None of the 22 groups aligned with the coalition is a government agency. The Bedford affiliates are Mothers Out Front, the League of Women Voters, the Environmental Justice Committee of First Parish, and the local chapter of Third Act. Most of the other climate, environmental, and preservation organizations are from the four contiguous Hanscom towns, although there are three statewide members and another from MetroWest.
Rasmussen said successful constraint at Hanscom Field could have a domino effect on “the entire luxury jet system. Private jets are a decision that people make because of convenience and luxury. We can have an effect and slow this thing down before it spirals out of control.”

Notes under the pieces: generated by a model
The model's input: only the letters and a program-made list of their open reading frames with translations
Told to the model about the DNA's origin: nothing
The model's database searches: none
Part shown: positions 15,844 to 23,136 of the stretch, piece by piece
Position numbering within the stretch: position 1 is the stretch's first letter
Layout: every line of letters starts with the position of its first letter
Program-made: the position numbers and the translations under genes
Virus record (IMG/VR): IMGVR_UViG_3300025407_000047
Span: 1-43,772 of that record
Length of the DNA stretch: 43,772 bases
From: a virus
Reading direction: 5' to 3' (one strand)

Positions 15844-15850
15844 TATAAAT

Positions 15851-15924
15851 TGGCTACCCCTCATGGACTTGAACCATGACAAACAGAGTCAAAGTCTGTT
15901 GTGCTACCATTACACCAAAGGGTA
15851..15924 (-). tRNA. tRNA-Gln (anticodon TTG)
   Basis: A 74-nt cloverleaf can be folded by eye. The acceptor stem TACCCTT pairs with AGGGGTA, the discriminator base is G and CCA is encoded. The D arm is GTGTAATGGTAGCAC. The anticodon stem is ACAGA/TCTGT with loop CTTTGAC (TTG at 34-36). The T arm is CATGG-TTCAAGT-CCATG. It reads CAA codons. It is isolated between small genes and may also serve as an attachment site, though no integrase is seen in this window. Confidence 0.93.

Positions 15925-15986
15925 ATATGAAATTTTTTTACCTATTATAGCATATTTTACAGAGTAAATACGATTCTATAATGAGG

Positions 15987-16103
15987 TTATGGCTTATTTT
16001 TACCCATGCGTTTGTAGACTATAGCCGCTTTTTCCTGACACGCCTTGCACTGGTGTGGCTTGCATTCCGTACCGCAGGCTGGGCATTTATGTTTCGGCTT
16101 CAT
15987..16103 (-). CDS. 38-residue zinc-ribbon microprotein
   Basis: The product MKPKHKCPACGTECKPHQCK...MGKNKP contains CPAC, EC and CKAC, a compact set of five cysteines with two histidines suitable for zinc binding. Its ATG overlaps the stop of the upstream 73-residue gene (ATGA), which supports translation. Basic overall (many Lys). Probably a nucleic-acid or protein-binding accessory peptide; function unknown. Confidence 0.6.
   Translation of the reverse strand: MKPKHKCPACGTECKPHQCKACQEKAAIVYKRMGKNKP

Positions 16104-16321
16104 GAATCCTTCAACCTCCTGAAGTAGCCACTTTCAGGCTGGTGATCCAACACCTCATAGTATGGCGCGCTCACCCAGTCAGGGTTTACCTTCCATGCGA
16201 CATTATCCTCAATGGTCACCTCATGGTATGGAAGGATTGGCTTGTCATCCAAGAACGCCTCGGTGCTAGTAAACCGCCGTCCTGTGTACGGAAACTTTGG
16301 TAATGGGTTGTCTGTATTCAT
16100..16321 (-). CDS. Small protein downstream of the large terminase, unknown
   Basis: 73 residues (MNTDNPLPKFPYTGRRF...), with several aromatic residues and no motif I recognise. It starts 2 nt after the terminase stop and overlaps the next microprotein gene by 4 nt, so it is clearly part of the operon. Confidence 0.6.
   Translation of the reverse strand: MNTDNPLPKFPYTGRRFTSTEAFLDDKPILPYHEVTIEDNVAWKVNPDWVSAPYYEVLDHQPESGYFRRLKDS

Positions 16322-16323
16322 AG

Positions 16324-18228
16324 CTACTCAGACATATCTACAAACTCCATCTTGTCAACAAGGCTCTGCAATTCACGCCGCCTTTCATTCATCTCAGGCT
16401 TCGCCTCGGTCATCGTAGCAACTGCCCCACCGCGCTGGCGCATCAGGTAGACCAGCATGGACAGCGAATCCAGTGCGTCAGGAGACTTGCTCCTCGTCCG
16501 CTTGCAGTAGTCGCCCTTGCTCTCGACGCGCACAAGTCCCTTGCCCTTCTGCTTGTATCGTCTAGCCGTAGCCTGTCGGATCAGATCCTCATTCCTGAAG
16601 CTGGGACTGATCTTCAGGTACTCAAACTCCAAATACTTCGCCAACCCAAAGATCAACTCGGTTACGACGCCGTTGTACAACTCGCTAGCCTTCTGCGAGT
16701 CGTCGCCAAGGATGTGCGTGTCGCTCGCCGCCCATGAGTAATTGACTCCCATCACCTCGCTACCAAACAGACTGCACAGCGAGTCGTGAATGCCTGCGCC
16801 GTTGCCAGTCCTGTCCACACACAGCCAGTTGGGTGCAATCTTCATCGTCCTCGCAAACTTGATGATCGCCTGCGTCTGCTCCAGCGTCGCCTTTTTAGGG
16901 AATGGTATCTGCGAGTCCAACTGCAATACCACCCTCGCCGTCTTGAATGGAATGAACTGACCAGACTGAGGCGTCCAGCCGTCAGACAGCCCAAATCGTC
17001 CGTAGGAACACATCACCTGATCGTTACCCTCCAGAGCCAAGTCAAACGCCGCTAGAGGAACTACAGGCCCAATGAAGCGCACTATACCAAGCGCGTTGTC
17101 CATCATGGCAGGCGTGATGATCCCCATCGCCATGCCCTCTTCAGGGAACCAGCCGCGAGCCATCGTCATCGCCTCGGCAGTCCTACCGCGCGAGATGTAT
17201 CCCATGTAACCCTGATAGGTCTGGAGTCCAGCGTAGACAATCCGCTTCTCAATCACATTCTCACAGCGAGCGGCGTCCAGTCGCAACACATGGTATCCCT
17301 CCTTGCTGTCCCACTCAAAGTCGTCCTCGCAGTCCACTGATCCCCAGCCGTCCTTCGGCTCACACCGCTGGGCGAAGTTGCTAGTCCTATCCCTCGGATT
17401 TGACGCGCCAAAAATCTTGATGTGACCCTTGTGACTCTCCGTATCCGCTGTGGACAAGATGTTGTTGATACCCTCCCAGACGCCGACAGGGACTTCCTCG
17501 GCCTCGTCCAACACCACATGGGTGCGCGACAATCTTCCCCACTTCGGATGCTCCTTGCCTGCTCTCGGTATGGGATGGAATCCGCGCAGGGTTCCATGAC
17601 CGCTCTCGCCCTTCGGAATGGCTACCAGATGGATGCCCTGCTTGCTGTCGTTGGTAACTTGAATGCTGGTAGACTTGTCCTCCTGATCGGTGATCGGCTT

He pointed out that Massport has suggested the increased capacity could actually reduce operations, as it would eliminate flights by aircraft dropping off passengers and then taking off to find parking for the night elsewhere. “They haven’t provided any data to support that,” he said, adding, “The builder is expecting a big growth. It’s against common sense to increase capacity and the flights don’t go up.” The private jet industry is forecasting 10 percent growth nationally, he noted.
Although total operations at Hanscom Field are declining, he acknowledged, that represents the drop in “little propeller planes.” And Port Authority overhead and regulations make it more difficult to own those small planes, he added.
Rasmussen also said State Sen. Michael Barrett’s call for banning aircraft that use fossil fuels from the new hangar is not a realistic solution because neither electric jets nor “sustainable alternative fuels” are on the horizon.